Last week, we took a look at what to do if you're pulled over for texting and driving in South Carolina — this week, we'll be discussing what you may be entitled to if you are involved in a car wreck where the at-fault driver was texting when the accident occurred.
While there are increasing numbers of high-profile campaigns to discourage distracted driving, the truth is that more people are texting behind the wheel in 2016 than ever before. This has led to an increasing number of car wrecks in which texting was a significant factor in the cause of the collision — and the rate of injuries is increasing, too.
If you've been the victim of a vehicular collision in which the person at fault was texting while driving, you may be entitled to compensation to help cover your medical bills, car repairs, and other problems that occur as a result of the wreck.
Texting While Driving is Intentional Negligence
Maybe you waited your turn at a stoplight only to be T-boned by someone who was too busy answering a friend's text to realize the light had turned red, or were sideswiped by someone trying to send a text message and turn left at the same time.
Perhaps you've had that sinking feeling when you realize the driver of the car about to hit yours isn't even looking up at the road.
Drivers are considered to have a "duty of care", or obligation, towards others on the road. All 50 states impose this standard, and a driver who chooses to text behind the wheel is intentionally choosing to distract themselves and violate this duty of care by placing other drivers, passengers, and even bicyclists or pedestrians at risk.
This is a negligent act, and the driver may be held liable for damages caused as a result of that negligence.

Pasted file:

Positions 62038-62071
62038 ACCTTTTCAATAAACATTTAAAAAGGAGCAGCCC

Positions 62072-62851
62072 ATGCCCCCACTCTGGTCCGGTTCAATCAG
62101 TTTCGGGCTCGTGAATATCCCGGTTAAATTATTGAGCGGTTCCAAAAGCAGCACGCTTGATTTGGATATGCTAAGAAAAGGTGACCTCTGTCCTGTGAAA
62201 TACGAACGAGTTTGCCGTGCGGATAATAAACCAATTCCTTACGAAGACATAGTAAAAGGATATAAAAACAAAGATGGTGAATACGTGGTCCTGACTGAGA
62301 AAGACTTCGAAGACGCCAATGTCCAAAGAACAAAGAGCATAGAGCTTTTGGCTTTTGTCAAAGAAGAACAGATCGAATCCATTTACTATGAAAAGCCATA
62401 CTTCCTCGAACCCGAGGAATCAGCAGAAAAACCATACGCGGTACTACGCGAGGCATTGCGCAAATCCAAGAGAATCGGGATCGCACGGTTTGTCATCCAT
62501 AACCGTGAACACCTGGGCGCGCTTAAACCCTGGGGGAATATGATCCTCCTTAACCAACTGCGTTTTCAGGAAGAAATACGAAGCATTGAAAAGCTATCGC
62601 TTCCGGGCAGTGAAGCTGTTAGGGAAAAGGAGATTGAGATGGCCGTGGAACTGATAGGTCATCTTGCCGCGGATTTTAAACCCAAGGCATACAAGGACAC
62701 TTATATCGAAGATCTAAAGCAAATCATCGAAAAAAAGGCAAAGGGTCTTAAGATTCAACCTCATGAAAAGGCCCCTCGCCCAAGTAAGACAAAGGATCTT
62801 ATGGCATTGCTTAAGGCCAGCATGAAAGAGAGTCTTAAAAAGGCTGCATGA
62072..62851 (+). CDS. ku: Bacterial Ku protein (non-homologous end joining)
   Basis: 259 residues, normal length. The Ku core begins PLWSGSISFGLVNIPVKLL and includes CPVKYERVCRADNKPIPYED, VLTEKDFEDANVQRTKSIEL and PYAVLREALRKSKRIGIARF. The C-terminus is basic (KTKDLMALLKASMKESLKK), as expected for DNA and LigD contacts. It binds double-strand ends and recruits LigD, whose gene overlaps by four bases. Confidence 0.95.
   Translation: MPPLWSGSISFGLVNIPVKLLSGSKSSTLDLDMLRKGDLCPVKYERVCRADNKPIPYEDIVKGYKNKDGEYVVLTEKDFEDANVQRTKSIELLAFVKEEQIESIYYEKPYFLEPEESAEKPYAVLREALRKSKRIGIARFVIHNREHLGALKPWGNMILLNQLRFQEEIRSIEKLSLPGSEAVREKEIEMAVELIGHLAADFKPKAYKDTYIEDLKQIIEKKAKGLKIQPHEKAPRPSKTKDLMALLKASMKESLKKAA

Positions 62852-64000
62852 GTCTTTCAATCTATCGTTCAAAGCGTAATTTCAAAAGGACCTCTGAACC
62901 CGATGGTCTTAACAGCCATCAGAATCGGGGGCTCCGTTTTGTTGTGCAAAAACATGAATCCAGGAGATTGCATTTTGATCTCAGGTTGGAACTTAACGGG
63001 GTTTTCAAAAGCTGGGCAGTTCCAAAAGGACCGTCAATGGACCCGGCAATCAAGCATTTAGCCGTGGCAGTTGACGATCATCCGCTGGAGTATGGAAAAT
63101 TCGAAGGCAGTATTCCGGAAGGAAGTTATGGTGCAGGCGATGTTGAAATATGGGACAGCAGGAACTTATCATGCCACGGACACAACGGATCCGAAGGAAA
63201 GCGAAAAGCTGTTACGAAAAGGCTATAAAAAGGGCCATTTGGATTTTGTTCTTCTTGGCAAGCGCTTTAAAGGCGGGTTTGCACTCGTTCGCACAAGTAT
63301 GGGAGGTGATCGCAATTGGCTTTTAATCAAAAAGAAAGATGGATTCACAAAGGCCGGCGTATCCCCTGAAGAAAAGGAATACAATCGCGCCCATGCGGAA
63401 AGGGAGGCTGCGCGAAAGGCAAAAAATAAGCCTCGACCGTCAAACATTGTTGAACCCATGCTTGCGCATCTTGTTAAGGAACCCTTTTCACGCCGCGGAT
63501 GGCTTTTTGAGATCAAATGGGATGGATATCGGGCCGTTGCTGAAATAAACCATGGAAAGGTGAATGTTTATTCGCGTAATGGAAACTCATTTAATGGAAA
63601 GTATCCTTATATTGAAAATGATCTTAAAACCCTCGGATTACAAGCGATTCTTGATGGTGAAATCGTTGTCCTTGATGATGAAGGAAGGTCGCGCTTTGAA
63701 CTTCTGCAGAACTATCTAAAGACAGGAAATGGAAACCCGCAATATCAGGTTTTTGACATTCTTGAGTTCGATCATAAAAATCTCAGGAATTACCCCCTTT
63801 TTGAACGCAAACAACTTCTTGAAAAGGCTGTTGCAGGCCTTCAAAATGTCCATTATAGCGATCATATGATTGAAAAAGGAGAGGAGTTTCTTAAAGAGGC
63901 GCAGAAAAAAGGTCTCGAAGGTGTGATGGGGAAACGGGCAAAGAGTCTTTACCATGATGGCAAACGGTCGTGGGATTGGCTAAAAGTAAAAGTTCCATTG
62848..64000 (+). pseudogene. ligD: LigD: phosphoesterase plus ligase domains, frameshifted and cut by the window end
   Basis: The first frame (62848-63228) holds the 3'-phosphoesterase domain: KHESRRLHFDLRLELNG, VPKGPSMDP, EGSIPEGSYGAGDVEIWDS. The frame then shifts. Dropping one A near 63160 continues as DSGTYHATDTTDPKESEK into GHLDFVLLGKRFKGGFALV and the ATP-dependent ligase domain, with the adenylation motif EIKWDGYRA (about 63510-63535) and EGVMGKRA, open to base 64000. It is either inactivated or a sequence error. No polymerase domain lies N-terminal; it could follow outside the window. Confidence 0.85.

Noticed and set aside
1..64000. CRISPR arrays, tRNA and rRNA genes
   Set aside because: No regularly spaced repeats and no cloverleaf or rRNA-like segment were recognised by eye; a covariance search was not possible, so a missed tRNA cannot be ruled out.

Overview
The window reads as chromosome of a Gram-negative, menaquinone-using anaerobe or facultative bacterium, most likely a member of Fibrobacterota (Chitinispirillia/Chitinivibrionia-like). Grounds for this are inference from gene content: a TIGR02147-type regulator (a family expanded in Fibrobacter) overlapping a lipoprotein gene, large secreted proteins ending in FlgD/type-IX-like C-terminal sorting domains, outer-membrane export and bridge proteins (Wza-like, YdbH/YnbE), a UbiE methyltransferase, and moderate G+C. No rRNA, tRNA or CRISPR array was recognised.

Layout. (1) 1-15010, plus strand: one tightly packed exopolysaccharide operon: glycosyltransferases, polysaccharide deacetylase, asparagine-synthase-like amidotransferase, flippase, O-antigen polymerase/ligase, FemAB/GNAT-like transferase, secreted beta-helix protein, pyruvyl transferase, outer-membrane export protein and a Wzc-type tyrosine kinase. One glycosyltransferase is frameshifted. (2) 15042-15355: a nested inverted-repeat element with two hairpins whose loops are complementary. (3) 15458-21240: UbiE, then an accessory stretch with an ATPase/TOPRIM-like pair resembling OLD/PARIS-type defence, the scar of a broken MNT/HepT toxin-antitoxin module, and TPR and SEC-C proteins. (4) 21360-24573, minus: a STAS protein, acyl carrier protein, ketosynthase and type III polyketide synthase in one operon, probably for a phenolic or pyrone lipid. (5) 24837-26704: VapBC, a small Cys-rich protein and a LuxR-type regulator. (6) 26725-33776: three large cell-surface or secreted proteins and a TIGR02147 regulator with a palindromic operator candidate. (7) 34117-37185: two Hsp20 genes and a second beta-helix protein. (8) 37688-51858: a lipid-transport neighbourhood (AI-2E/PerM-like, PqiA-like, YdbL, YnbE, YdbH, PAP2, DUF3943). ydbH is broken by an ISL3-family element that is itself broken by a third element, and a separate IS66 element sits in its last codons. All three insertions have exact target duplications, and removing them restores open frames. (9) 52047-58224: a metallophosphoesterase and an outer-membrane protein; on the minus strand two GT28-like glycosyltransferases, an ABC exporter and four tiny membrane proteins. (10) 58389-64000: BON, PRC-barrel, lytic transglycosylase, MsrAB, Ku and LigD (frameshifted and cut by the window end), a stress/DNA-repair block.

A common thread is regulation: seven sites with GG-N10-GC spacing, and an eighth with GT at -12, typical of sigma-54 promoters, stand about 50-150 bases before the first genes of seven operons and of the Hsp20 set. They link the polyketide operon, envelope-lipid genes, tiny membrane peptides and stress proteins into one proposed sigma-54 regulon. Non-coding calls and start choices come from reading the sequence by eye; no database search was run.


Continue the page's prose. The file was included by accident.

What Kind of Damages Can Be Recovered?
If the driver of the other vehicle is found to have been negligent as a result of distracted driving, the victim of the driver's negligence may be entitled to damages for the victim's injuries including:
- Automotive Property Damage: The cost of required repair, whether it's engine repair, body shop work, or even compensation for the car's fair market or replacement value if the car is "totaled."
- Personal Property Damage: Personal property damaged in the accident, such as computers, clothing, jewelry, electronics, and other personal items.
- Medical Bills: The cost of all treatment causally related to the victim's injuries including, but not limited to, ambulance bills, ER costs, doctors' bills, hospital costs, chiropractic treatment if required, and physical therapy.
- Lost Wages: Any lost wages from time missed from work related to the victim's injuries as well as future earnings you might have been able to make if the accident had not happened, for example.
- Other Out-of-Pocket Expenses: Rental car costs, the cost of prescription or over-the-counter medications needed as a result of the accident bandages, crutches, nursing care, and other out-of-pocket costs.
- Pain and Suffering: Damages may be recoverable in the case of mental anguish, emotional distress, loss of enjoyment of life and other intangible, but still very real, losses.
- Punitive Damages: If the jury decides there is clear and convincing evidence that the at-fault's conduct was willful, wanton, or reckless, then the victim will be entitled to "punitive damages" intended to punish the at-fault and discourage others in the community from engaging in the same behavior.